First, the government must move to implement an economic and competitiveness mandate to federal regulators. Too often, regulators do not fully consider economic impacts on business when making decisions.
     Second is regulatory alignment across domestic and international jurisdictions. When regulations are more consistent across jurisdictions, businesses are better able to trade within Canada and beyond. Quite simply, we should not require a free trade agreement within our own country. Unless the government actively works to improve collaboration and alignment to ensure businesses are not at a disadvantage, we will see less innovation, fewer choices and higher prices. An example of this is when each province establishes its own framework for regulating pesticides or rules for the trucking of goods across jurisdictions.
    Finally, the government should pledge to provide regulatory certainty for businesses. Evidence-based regulations can both protect the public interest and promote market success. For companies looking to invest billions of dollars in developing new pipelines, new mines or other large-scale infrastructure projects, this is a must-have.
    In closing, I will say that Canada needs smarter regulatory systems, better processes and well-designed regulations to help minimize the cost of business and unlock economic growth while improving public health and safety outcomes.
    Sustained collaboration with all levels of government and our international partners will make it easier for businesses to do what they do best—produce.
    Thank you.


    Thank you very much.
    We'll start our six minute rounds with Ms. Kusie. Please go ahead.
     Thank you very much, Mr. Chair.
    Thank you very much to all of our witnesses for being here.
    I see a lot of friends on the witness stand today, and it's a pleasure to have all of you with me.
    I'm looking at a March 22, 2023, article that indicates that small businesses had paid, at that time, a total of $22 billion in federal carbon tax. I'm also looking at a February 20, 2024, article that indicates the federal government scaled back its carbon tax rebates for small businesses and in fact owed small businesses $2.5 billion in promised carbon tax revenues, which, as of the date of this article, had not been returned to small businesses.
    Ms. Pohlmann, I recognize that your organization estimates that small businesses contribute as much as 40% of the government's overall carbon price revenue, even though data from your organization indicates that 52% of small firms oppose carbon pricing, and that as a result of this carbon pricing, they're being forced to raise prices for consumers.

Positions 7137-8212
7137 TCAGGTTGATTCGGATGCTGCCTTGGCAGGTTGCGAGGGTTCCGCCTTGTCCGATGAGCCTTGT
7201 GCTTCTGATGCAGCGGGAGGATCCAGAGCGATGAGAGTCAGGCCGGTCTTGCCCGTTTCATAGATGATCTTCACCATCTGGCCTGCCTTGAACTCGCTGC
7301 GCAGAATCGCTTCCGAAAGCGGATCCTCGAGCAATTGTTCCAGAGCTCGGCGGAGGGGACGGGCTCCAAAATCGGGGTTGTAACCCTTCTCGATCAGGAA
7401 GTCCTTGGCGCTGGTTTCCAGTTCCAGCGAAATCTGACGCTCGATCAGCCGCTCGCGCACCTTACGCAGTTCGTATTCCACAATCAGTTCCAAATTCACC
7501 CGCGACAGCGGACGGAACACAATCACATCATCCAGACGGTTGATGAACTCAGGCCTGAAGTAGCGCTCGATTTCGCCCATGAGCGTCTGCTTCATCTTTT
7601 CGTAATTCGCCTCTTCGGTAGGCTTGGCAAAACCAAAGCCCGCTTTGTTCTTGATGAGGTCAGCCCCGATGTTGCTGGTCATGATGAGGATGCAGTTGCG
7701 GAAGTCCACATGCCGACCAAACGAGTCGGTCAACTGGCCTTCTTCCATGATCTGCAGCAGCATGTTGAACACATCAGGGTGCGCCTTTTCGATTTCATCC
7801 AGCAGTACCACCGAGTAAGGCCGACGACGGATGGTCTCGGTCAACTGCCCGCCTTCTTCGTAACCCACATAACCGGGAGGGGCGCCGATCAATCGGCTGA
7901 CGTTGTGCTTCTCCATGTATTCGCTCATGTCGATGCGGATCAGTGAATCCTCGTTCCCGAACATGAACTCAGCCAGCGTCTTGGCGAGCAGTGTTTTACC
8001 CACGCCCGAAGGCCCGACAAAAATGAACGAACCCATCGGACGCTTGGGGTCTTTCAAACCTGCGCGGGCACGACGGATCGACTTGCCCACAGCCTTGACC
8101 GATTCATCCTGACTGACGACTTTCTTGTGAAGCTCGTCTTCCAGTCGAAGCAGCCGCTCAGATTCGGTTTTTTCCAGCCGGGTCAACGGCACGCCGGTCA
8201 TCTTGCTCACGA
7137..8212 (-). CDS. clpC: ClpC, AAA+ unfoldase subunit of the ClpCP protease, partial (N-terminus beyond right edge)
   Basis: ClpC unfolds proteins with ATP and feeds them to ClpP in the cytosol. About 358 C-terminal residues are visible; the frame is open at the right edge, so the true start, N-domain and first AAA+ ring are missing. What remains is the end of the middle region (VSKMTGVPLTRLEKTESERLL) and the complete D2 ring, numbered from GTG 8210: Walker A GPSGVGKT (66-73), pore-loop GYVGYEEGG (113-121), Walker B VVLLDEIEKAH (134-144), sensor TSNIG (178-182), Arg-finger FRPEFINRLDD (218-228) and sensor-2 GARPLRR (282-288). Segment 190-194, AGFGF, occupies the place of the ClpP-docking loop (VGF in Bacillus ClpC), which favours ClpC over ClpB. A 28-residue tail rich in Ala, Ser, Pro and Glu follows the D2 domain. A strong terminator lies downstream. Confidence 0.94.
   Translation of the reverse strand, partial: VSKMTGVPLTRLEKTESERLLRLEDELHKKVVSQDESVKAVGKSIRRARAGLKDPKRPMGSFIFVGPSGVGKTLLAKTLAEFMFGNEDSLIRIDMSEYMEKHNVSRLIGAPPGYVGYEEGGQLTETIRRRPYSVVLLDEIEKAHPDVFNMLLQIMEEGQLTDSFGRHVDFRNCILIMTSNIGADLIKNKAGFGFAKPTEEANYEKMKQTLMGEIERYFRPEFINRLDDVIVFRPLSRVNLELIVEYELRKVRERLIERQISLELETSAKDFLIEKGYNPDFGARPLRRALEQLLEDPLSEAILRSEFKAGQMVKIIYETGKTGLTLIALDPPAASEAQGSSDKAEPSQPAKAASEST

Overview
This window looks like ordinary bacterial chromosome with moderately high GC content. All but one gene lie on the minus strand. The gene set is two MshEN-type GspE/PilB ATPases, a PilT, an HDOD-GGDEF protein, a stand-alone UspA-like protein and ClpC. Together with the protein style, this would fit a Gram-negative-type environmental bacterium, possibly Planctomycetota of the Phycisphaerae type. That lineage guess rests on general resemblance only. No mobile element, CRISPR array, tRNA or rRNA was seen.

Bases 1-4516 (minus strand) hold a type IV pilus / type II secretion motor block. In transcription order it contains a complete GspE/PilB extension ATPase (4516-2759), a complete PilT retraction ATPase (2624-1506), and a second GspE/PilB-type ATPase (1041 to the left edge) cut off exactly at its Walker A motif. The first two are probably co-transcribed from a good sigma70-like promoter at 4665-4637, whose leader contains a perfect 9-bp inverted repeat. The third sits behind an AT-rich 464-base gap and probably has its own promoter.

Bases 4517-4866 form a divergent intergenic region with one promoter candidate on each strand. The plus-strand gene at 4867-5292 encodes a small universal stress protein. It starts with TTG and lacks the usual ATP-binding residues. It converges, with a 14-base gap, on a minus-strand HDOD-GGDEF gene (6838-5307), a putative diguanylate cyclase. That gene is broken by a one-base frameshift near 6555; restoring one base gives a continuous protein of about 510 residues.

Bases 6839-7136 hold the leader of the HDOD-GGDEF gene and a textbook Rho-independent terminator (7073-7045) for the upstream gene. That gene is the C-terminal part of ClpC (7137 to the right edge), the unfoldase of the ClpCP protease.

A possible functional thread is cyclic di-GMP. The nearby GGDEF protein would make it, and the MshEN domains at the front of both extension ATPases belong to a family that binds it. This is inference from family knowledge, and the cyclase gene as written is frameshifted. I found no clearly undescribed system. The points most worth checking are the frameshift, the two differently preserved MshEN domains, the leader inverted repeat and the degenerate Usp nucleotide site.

Further, more than four in 10 businesses, or 45%, said carbon pricing will increase pressure on them to freeze or cut salaries and wages, something that parties in this room would supposedly like to see maintained or improved, and 40% say they will have to reduce investment in their businesses.
    We know that this government likes to perpetuate the lie that the carbon tax is even revenue neutral, never mind that families are losing funds as a result of this carbon tax, as was evidenced by testimony of the Parliamentary Budget Officer to that effect.
    Ms. Pohlmann, would you agree that this is also not true for small businesses in Canada? Would you agree that they are in fact losing money due to the carbon tax, and that they are in fact owed money by this federal government? Would you agree that these cuts to the carbon tax should not be implemented, because of the $22 billion that has already been collected, and the $2.5 billion promised back to them that they have yet to receive? Can you comment on that, please, Ms. Pohlmann?
    Yes. We've certainly been very vocal about the fact that the $2.5 billion that has been sitting with the government since 2019 is owed back to small businesses, and it is only a fraction, based on about 8% or 9% of the total revenues coming in.
    As you stated, our calculations are that closer to 40% of the revenues that come from small businesses make up carbon revenues in the provinces in which the carbon tax exists. We believe they have just lowered the amount they're going to provide to small businesses from 9% to 5% and will give it to other groups for a variety of reasons.